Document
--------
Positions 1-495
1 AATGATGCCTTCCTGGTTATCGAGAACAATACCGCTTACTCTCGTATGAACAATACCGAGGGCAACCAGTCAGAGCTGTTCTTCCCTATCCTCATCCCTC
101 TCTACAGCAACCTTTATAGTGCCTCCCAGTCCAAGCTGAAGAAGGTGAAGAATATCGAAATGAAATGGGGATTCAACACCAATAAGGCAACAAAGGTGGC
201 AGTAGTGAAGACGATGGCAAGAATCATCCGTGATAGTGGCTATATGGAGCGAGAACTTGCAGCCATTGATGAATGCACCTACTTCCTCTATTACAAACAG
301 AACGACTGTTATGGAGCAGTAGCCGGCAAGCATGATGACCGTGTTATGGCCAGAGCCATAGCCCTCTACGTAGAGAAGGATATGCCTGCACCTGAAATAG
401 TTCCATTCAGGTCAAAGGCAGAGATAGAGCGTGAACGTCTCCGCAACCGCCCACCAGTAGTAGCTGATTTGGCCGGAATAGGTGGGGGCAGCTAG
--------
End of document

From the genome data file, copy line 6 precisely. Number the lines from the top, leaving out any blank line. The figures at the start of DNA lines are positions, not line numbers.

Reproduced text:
401 TTCCATTCAGGTCAAAGGCAGAGATAGAGCGTGAACGTCTCCGCAACCGCCCACCAGTAGTAGCTGATTTGGCCGGAATAGGTGGGGGCAGCTAG